Sorting membrane proteins into intralumenal vesicles that form within late endosomes is a fundamental process that regulates many biological pathways that rely on maintaining appropriate levels of a given set of cell surface membrane proteins. This is the pathway that guides the delivery and degradation of proteins in lysosomes. This pathway is driven by ubiquitin, which works as a sorting signal when attached to membrane protein cargo. This process controls the degradation of almost all cell surface membrane proteins and understanding this degradative process is significant since it impacts a wide array of normal and pathogenic processes that rely on proper activity of particular membrane proteins such as transporters and signaling receptors at the cell surface. The long-term goal of the competitive renewal proposal is to understand how this ubiquitin-dependent sorting pathway is controlled, and will lead to insights into how disease states such as cancer might be achieved when this process goes awry. To accomplish this we have devised aims to 1) discover how the major family of Nedd4- related ubiquitin ligases are programed to target different cell surface membrane proteins; 2) discover how ubiquitinated membrane proteins are recognized by the endosomal sorting machinery and how that cargo plays an active role in organizing the sorting apparatus itself; and 3) discover new proteins that participate in the process of intralumenal vesicle formation using a series of genetic screens.

Public Health Relevance

The proposed research is relevant to public health because it focuses on how multiple cellular functions are regulated through the degradation of cell surface proteins that mediate growth, differentiation, signal- transduction, neuronal signaling, and nutrient uptake. Thus, the proposed research is relevant to mission of the NIH to increase understanding of fundamental life processes that in turn will lay the foundation for advances in disease diagnosis, treatment and prevention.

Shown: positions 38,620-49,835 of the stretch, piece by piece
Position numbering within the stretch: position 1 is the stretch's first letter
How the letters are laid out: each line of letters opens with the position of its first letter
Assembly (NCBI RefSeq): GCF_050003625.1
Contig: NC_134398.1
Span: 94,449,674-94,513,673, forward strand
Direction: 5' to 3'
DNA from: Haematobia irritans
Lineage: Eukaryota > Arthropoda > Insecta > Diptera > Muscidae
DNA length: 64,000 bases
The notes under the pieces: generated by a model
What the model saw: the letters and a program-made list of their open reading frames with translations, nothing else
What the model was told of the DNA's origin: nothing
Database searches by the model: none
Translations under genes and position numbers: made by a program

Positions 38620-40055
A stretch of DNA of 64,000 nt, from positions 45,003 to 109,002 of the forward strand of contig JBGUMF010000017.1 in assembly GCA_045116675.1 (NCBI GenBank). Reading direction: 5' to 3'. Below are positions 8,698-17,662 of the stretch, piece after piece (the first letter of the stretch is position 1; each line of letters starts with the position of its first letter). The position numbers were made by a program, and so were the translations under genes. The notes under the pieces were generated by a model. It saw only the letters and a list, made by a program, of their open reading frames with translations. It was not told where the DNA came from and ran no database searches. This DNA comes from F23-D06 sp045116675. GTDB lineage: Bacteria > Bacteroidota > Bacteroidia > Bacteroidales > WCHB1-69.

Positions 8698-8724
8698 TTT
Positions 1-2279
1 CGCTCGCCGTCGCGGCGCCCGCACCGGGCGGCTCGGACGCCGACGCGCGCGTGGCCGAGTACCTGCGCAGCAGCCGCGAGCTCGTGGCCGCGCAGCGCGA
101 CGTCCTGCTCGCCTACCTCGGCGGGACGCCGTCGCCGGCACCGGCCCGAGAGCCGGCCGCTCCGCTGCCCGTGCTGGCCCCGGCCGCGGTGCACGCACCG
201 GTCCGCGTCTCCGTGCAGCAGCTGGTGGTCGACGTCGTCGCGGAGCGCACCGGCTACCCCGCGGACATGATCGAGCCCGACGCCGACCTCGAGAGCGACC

National Institute of Health (NIH)
National Institute of General Medical Sciences (NIGMS)
Research Project (R01)
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Study Section
Membrane Biology and Protein Processing Study Section (MBPP)
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Ainsztein, Alexandra M
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University of Iowa
Schools of Medicine
Iowa City
United States
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Krishnamani, Venkatramanan; Peterson, Tabitha A; Piper, Robert C et al. (2018) Informatic Analysis of Sequence Data from Batch Yeast 2-Hybrid Screens. J Vis Exp :
Peterson, Tabitha A; Stamnes, Mark A; Piper, Robert C (2018) A Yeast 2-Hybrid Screen in Batch to Compare Protein Interactions. J Vis Exp :
Xu, Peng; Hankins, Hannah M; MacDonald, Chris et al. (2017) COPI mediates recycling of an exocytic SNARE by recognition of a ubiquitin sorting signal. Elife 6:
MacDonald, Chris; Piper, Robert C (2017) Genetic dissection of early endosomal recycling highlights a TORC1-independent role for Rag GTPases. J Cell Biol 216:3275-3290
MacDonald, Chris; Winistorfer, Stanley; Pope, Robert M et al. (2017) Enzyme reversal to explore the function of yeast E3 ubiquitin-ligases. Traffic 18:465-484
MacDonald, Chris; Piper, Robert C (2016) Cell surface recycling in yeast: mechanisms and machineries. Biochem Soc Trans 44:474-8
Pashkova, Natasha; Peterson, Tabitha A; Krishnamani, Venkatramanan et al. (2016) DEEPN as an Approach for Batch Processing of Yeast 2-Hybrid Interactions. Cell Rep 17:303-315
MacDonald, Chris; Stamnes, Mark A; Katzmann, David J et al. (2015) Tetraspan cargo adaptors usher GPI-anchored proteins into multivesicular bodies. Cell Cycle 14:3673-8
MacDonald, Chris; Payne, Johanna A; Aboian, Mariam et al. (2015) A family of tetraspans organizes cargo for sorting into multivesicular bodies. Dev Cell 33:328-42
Peterson, Tabitha A; Yu, Liping; Piper, Robert C (2015) Backbone and side-chain NMR assignments for the C-terminal domain of mammalian Vps28. Biomol NMR Assign 9:21-4

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